Overall, children represent around 40% of all displaced people. They are especially at risk when they are forced from their homes because they can lose access to education, healthcare, and other essential services.

By Olivia Rosane
Common Dreams

The 10 biggest global crises—including Israel’s war on Gaza—forced more than 10 million children to flee their homes in 2023.

That figure likely puts the total number of displaced children at more than 50 million, a new record, Save the Children said in an analysis published Tuesday. The number of children displaced worldwide has also more than doubled from around 20.6 million in 2010. While the number of displaced people overall reached a record 114 million in October 2023, children are being pushed from their homes at an even faster rate than adults and face unique vulnerabilities.

“While the statistics are overwhelming, a displaced child is not just a number. It’s a child who has most likely witnessed the kind of violence or destruction no child should ever have to see, before having to leave behind everything that they know,” Save the Children’s global humanitarian director, Gabriella Waaijman, said in a statement. “When children lose their homes, they lose almost everything: their access to healthcare, education, food, and safety.”

Save the Children focused both on children forced to leave their home countries and those displaced within their country of origin. It based its calculations on data from organizations like the United Nations’ International Organization for Migration and the U.N. Refugee Agency.

Crises created by conflict and the climate emergency are displacing an average of 29,000 children a day, for a total of 10.5 million in 2023. The greatest number of children were displaced in Sudan by fighting that ignited last April between the country’s military and a paramilitary faction. Hostilities have forced around 4.1 million children from their homes.

The second highest number of displaced children, at as many as 1.6 million, were driven from their homes in Somalia last year by a combination of flood, drought, insecurity, and violence. There are now 2.4 million Somali children displaced by these ongoing emergencies. Scientists have concluded that global warming driven by the burning of fossil fuels increased the severity of both drought and heavy floods in the Horn of Africa.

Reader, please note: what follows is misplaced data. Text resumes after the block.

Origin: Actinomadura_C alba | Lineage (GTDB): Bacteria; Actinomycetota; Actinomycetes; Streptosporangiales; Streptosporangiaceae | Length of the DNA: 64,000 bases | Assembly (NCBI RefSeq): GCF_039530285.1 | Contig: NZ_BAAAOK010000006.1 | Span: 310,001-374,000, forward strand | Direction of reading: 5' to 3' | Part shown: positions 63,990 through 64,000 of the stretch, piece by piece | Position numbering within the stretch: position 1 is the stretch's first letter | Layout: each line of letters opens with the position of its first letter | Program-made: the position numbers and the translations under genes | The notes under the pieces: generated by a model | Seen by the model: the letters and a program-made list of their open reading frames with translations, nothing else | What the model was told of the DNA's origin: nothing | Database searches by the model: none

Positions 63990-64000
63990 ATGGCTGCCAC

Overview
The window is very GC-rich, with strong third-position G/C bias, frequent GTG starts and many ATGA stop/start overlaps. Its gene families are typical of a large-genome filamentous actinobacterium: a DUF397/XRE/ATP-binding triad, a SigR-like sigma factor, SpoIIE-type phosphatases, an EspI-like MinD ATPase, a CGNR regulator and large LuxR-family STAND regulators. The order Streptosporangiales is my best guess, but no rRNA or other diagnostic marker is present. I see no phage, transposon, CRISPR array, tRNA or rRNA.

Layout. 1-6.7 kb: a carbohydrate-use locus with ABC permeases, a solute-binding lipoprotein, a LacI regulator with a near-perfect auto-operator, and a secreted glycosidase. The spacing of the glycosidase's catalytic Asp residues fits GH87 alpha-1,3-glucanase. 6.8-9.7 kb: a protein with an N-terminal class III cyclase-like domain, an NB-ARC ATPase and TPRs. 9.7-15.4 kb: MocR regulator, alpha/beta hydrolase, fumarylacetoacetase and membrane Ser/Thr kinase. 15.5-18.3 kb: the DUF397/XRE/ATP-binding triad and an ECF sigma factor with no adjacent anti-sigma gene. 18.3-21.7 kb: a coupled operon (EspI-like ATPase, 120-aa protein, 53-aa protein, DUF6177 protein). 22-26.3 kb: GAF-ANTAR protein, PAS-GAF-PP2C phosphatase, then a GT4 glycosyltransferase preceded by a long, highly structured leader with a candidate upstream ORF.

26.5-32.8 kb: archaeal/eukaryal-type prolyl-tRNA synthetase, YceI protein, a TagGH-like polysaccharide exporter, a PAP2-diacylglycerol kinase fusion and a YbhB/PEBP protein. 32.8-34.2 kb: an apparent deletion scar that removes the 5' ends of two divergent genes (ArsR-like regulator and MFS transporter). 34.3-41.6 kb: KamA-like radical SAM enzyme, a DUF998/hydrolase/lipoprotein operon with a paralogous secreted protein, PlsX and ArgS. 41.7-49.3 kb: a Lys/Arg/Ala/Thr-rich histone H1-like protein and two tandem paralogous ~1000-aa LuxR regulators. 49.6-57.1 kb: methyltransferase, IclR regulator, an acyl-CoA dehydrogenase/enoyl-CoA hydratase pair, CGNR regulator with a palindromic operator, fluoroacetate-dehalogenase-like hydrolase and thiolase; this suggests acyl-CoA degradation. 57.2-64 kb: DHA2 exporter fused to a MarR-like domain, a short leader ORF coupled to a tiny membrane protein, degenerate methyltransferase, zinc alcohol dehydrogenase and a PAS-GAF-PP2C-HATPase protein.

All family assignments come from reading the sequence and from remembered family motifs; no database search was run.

Another ongoing crisis for children beginning in 2023 is Israel’s assault on Gaza, which the International Court of Justice determined could plausibly amount to genocide. The situation in the occupied Palestinian territory was one of the top five crises that escalated in 2023, according to Save the Children. Israel’s bombardment and ground invasion of Gaza forced around 890,000 children from their homes between October 7 and December 21, and Gaza now has one of the highest rates of internal displacement in the world.

“We left everything behind. All our possessions, everything we own, our clothes and bedding, everything remained behind,” Shadi, a 40-year-old farmer from northern Gaza who fled south with his family, told Save the Children. “During the day, it’s hot inside the tent. And when night comes, it’s cold. It’s freezing cold until 7:00 am. We snuggle in our clothes and snuggle our children in our clothes to get warm.”

The other crises Save the Children considered were in Congo, Turkey and Syria due to an earthquake, Afghanistan, Myanmar, Ukraine, Ethiopia, and South Sudan.

Overall, children represent around 40% of all displaced people. They are especially at risk when they are forced from their homes because they can lose access to education, healthcare, and other essential services. At the same time, families that flee often face financial precarity, which can put children in danger of child labor, sexual exploitation, crime, or being forced to serve as child soldiers.

“We need to act urgently and keep the rights of children—who are the least responsible for the conflicts and climate emergencies that uproot them—at the center of our responses to displacement,” Waaijman said.


Olivia Rosane is a staff writer for Common Dreams, where this article first appeared; licensed under Creative Commons (CC BY-NC-ND 3.0). Feel free to republish and share widely.

Image Source: Save the Children International on X/Twitter

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